EPA Major Policy Shift: Toilet Paper to Be Flushed

Taiwan’s Environmental Protection Administration has reversed its policy on disposal of toilet paper, and says that citizens will flush toilet paper in the future, rather than putting it in a bin.

The policy shift comes after a 10-year long controversy that saw the EPA maintain that throwing toilet paper in the toilet would result in pollution.

EPA Minister Lee Ying-yuan, speaking to the Legislative Yuan, said that the EPA future policy objective is to encourage people to change their habits. Instead of putting used toilet paper into a bin, people will flush it away.

The EPA said in the next 3 months it would consult with toilet paper manufacturers about the issue.

Legislator Lu, Shiow-Yen commended Minister Lee, and said that the three previous EPA chiefs had failed to deal with the problem. Minister Lee is the first one to come up with a plan. Ms. Lu said that Taiwan had a hot and humid climate, and that putting filthy toilet paper into a bin really seemed to bring about environmental pollution. She said the EPA should change its policy and deal with the problem.

Speaking to reporters, Minister Lee said that past policy was to encourage people to put used toilet paper in the rubbish bin, but today, toilet paper can break down. He added that Taipei City and several other cities have sewage systems with high connection rates. The national level of development has improved.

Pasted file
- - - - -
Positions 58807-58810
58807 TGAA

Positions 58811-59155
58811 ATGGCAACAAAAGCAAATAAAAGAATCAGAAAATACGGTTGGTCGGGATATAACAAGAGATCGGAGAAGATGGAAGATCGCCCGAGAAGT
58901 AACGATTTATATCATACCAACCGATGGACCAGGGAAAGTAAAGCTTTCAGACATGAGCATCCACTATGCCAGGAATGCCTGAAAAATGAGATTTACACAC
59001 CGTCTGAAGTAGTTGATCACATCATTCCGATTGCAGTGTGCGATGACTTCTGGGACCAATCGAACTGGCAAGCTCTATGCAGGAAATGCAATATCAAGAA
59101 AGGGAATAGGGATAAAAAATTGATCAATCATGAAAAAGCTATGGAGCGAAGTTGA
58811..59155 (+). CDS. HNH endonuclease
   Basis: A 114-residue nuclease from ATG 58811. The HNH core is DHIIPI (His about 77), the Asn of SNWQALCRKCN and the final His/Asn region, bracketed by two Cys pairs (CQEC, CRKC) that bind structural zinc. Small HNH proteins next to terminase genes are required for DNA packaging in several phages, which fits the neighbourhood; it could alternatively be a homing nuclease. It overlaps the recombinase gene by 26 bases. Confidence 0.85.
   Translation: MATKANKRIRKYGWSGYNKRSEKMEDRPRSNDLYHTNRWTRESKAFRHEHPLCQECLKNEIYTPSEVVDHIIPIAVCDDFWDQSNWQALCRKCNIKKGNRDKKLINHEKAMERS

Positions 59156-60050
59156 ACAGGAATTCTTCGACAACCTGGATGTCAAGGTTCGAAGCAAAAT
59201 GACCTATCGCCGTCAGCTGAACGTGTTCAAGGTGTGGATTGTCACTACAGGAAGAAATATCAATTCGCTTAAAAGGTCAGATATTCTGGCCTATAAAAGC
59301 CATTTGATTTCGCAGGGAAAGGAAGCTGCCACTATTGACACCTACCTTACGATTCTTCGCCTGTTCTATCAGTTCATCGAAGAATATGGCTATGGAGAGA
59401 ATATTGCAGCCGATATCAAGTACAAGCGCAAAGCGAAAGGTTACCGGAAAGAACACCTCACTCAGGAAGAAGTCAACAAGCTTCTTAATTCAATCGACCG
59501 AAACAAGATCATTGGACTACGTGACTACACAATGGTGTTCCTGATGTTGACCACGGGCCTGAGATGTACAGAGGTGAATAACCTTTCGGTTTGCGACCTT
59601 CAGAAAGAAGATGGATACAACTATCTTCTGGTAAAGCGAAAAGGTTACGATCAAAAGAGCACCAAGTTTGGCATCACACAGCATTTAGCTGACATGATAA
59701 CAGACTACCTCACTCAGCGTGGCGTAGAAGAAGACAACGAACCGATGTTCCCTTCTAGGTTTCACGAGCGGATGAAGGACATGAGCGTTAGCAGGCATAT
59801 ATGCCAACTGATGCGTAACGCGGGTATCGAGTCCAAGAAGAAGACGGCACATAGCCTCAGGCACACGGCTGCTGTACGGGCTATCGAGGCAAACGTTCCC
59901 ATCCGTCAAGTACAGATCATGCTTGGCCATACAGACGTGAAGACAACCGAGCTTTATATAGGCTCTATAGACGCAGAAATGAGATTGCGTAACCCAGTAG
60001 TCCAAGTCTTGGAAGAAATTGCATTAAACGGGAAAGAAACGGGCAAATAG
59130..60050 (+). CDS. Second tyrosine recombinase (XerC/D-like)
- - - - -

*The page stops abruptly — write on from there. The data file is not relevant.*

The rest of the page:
The minister pointed out that its only in China and Taiwan that people put used toilet paper in a bin. In other countries, people put it in the toilet.

Over the next 3 months, the EPA will consult with industry, including toilet paper manufacturers, and then will implement a plan to ensure people use the correct type of paper, and to flush it after use.

Some people interviewed by Apple Daily disagreed with the decision. A 22 year-old university student surnamed Zeng told reporters that his personal habit is to throw the used toilet paper into the bin. He doesn’t like to throw it into the toilet because he is worried about the toilet clogging up. He said that he wouldn’t change his habit despite the government declaration.

A 33 year-old housewife surnamed Xu, said that a lot of tissue is 2 or 3 layers thick and does not easily break down. If people throw the toilet paper into the toilet there are bound to be a lot of blockages. Clearing a toilet blockage can cost up to NTD$4000. Is the government going to pay for the repairs?

A visitor from Singapore, Mr Zhong, said that all toilet paper in Singapore was made to be flushed and he had always flushed the paper down the toilet. He was astonished that people in Taiwan put the used toilet paper into a bin.

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